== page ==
If you can load it down with slower/cooler powder and get good accuracy, it would improve barrel life some. You might stretch it to 1500rds with that. If it were used soley for hunting(not a lot of group shooting), you might get 1800.
Add a cutoff of >1/2moa, & you might call it toast at 2000.
But if you compete with it, you might as well keep barrels coming every 800-1200. Otherwise you can't expect to stay with those who do. Nothing is free.
There is alot of hot air out there from the mighty mouse crowd claiming 6.5x284 performance with less(6.5x47). Total BS, and time will resolve this as evident.
They are accurate up close(600yd purpose), and in the calm, if running extreme pressures with lighter bullets(like 6PPCs). But I don't expect to see any of that going on at tougher condition 1kyd courses. The 6x47 will prove better there(basically a dasher).
And at extreme pressures, their barrel life might not end up an advantage either(again, like 6PPCs).
As seen with wildcats, whenever you go to ANY extreme, either way, you can expect high costs in one performance or another, good and bad.
I've been using a barrel life formula for years that's based on 1 grain of powder for each square millimeter of the bore's cross sectional area. With a charge weight as such, barrel life in a top quality, 1/4th MOA barrel, you'll get about 3000 rounds of decent accuracy. 1500 rounds of the very best and 1500 rounds of very, very good performance. After that many shots, accuracy seems to noticably drop off. This applies to shooters who are very good marksmen, though. If one's a klutz as far as shooting accurate, a barrel may well last forever.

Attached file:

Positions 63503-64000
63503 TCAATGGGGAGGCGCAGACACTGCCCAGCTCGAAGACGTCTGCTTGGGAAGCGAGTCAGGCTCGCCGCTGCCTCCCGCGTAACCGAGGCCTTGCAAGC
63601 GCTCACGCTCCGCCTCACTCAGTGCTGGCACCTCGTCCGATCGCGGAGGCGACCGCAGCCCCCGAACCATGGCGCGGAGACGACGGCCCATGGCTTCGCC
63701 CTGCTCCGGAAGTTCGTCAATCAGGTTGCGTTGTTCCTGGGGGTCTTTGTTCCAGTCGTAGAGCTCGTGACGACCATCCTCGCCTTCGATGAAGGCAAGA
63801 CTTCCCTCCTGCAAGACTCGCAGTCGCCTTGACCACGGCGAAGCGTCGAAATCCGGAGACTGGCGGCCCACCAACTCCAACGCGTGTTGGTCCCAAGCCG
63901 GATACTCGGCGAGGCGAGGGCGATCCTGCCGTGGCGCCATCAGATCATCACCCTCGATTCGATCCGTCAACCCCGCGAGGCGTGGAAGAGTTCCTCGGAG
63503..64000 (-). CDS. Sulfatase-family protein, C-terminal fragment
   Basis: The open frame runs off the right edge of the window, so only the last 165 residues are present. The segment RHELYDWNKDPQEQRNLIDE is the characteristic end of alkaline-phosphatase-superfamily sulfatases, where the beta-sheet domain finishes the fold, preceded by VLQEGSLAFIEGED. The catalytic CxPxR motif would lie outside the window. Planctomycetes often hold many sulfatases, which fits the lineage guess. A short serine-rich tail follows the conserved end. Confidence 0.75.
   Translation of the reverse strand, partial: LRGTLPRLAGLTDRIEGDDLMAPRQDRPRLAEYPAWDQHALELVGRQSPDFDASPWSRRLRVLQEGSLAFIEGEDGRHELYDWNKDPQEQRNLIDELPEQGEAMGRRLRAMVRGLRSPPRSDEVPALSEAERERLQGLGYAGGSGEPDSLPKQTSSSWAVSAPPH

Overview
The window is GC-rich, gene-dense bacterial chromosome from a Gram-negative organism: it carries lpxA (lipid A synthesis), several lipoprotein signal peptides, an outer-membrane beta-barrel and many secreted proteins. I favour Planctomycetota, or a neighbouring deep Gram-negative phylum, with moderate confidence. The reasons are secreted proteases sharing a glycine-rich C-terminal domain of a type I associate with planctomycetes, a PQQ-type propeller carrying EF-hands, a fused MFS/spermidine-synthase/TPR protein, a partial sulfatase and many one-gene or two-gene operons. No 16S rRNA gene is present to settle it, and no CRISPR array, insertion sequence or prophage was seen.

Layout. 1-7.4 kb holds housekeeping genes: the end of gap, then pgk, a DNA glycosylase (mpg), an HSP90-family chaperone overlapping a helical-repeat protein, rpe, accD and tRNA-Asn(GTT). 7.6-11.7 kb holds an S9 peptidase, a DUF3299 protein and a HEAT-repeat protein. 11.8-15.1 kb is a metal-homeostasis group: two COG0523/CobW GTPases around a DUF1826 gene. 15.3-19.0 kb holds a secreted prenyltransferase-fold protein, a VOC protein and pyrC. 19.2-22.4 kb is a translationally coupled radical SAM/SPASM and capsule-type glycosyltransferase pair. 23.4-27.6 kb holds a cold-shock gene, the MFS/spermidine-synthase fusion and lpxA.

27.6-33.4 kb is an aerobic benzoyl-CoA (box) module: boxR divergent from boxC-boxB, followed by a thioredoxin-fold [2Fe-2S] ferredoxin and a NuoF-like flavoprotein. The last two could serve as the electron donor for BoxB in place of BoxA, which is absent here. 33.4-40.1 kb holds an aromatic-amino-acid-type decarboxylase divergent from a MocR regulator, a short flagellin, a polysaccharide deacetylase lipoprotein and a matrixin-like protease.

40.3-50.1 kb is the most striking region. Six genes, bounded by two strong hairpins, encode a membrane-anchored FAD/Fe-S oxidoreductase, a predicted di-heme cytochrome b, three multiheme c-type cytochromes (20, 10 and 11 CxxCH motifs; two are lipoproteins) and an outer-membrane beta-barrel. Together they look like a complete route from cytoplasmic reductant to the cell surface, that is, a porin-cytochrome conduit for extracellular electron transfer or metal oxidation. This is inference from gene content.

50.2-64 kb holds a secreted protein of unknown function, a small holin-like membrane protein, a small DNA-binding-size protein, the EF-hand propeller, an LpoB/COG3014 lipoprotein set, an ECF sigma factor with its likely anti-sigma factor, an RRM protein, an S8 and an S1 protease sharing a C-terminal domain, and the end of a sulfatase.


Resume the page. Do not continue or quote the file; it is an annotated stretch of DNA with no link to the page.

Double the charge weight for a given bore size and barrel life shortens to 1/4th as many rounds.
With most factory sporting barrels typical 1 MOA accuracy or thereabouts, the numbers above double. For service rifle barrels and their 2 MOA starting accuracy level, the numbers are near four times as many. Top quality .308 Win. competition rifles got 3000 rounds of decent accuracy, factory sporters about 6000 but M14's would go 10,000 to 12,000 rounds when the military bore erosion gage read 10 indicating time to rebarrel those semiautos.
Interesting that .22 rimfire match barrels used to last 50,000 rounds or more before their best ammo's priming compound changed in the 1980's. Nowadays, they usually get rebarreled at about 30,000 rounds.